The broad rout in emerging markets following Turkey’s economic tumble has left many investors in the sector shaken. For those who have made EM stocks part of their long-term allocation, this should be no reason to let go — but it may be time to take stock of certain realities.
First, Western investors should remember that contagion is the issue, not Turkey itself. Citing a research note from Nick Colas of DataTrek Research, CNBC News noted that Turkish equities represent less than 1% of the MSCI Emerging Markets Index; that fact that the country’s equity market is down 51% in dollar terms since the start of the year should have little impact on diversified equity investors.
Second, EM equities are highly correlated, due partly to the popularity of ETFs. Mitch Goldberg, president of investment advisory firm ClientFirst Strategy, called for an end to the “synchronized global growth fantasy,” noting that synchronicity can work both ways.
“Turkey is really just a symptom of the fact that too many emerging market governments and corporations borrowed massively in dollars and now face increasing cost-of-debt service due to weakening local currency,” Goldberg told CNBC. Neena Mishra, head of ETF research at Zacks Investment Research, also noted that escalating trade tensions have been particularly painful for developing markets.
Third, EM shocks and global contagion fears aren’t anything new. The ‘90s saw three EM currency crashes — in Mexico, Thailand, and Russia — that led to broader economic fallout. There were also fears that Portugal, Italy, Ireland, Greece and Spain — the PIIGS — would sink the global markets in 2011, and they didn’t. For the long-term investor, such drops shouldn’t be so concerning.
“This is a great example of short-term thinking vs. long-term discipline,” said Douglas Boneparth, president at financial advisory firm Bone Fide Wealth. “If you are a long-term global investor and a younger investor contributing systematically to a long-term portfolio, and dollar cost averaging in, what are you so worried about?”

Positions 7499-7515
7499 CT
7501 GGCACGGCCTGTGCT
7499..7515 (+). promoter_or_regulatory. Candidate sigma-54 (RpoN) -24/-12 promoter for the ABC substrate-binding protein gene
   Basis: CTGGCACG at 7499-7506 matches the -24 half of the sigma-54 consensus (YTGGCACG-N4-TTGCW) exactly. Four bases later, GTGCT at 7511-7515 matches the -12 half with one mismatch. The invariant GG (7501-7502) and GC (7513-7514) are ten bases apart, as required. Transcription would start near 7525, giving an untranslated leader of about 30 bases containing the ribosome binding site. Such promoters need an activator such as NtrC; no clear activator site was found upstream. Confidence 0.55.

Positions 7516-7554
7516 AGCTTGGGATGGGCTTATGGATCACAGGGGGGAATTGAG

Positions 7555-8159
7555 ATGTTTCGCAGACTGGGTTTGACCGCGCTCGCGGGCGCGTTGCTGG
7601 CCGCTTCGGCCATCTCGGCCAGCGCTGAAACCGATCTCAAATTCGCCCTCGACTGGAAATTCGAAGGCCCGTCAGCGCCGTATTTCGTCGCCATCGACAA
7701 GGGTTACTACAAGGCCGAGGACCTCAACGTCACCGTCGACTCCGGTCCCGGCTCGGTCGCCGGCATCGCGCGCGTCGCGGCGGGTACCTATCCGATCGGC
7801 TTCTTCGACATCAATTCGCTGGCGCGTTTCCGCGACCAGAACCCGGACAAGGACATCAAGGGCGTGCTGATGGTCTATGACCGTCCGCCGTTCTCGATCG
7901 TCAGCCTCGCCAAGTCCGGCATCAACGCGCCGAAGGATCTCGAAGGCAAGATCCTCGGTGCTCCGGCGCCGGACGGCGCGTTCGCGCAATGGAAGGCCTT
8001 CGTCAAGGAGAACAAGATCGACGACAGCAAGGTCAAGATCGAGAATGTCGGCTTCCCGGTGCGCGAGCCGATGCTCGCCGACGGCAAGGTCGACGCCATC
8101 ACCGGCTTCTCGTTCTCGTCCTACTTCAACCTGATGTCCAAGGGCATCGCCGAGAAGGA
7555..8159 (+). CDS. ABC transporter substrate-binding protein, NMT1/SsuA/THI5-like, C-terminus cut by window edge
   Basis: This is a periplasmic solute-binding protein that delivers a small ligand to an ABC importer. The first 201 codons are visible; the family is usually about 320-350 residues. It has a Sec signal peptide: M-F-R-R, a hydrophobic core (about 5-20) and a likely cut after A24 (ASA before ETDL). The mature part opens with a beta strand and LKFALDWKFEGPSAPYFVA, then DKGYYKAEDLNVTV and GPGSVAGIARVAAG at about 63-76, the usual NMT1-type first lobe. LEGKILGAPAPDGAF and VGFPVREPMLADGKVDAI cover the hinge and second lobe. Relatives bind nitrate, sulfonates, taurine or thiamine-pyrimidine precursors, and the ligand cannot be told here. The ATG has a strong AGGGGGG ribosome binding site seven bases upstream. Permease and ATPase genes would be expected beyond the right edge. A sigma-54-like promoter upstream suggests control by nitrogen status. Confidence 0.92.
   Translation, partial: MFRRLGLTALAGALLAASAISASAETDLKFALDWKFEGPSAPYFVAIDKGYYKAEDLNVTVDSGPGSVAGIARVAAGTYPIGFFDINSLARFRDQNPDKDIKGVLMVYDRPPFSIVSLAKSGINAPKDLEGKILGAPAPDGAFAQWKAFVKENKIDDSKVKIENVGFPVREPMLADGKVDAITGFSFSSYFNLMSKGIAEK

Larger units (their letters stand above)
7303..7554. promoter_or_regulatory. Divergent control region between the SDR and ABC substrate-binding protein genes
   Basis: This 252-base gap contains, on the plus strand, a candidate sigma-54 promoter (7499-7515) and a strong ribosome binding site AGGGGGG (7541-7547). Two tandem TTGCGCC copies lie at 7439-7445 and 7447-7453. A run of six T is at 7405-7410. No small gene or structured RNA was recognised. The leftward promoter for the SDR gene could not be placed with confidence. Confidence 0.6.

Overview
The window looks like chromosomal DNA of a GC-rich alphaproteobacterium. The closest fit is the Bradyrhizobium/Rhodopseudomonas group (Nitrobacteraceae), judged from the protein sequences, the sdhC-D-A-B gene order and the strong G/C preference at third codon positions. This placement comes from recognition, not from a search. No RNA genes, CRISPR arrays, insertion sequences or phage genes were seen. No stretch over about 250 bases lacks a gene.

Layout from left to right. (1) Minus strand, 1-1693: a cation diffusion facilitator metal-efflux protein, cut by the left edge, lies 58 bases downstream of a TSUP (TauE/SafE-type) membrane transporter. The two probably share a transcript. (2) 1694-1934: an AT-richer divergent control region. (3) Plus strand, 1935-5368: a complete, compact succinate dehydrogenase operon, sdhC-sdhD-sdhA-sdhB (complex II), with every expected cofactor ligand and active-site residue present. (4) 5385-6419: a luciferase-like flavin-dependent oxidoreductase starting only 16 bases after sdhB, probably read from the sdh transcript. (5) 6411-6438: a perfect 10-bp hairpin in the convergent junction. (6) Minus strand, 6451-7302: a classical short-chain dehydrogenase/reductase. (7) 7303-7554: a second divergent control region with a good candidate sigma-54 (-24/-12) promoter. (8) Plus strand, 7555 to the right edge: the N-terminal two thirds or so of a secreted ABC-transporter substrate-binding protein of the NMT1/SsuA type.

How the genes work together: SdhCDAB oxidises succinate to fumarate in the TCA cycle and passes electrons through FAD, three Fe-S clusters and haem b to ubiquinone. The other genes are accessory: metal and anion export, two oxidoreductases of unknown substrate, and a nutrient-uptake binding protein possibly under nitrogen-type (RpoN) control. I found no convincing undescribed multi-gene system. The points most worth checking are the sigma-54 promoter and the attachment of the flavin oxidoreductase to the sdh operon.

Fourth, EM equity returns are notoriously volatile. “The 10-year annual returns on the MSCI Emerging Markets Index through the end of 2017 were just 1.7 percent. But the 15-year returns were 12.3 percent per year,” said Ben Carlson of Ritholtz Wealth Management. “The returns from 2003–2007 were otherworldly, at 37 percent per year.
“This is an extreme example, but it shows how lumpy stock market returns can be,” he said. “Even the worst-case scenario from here isn’t all that damaging to returns, assuming you can take the long view.”
Finally, long-term investors should resist the temptation to time the market. At a time like this, it’s best to review their asset allocations; with gains from EM in recent years, they may find it’s time to sell and bring the weighting back down to its long-term target.
“Don’t throw away exposure to EM equities,” Goldberg said. “This isn’t the first or last time there will be a shock.”
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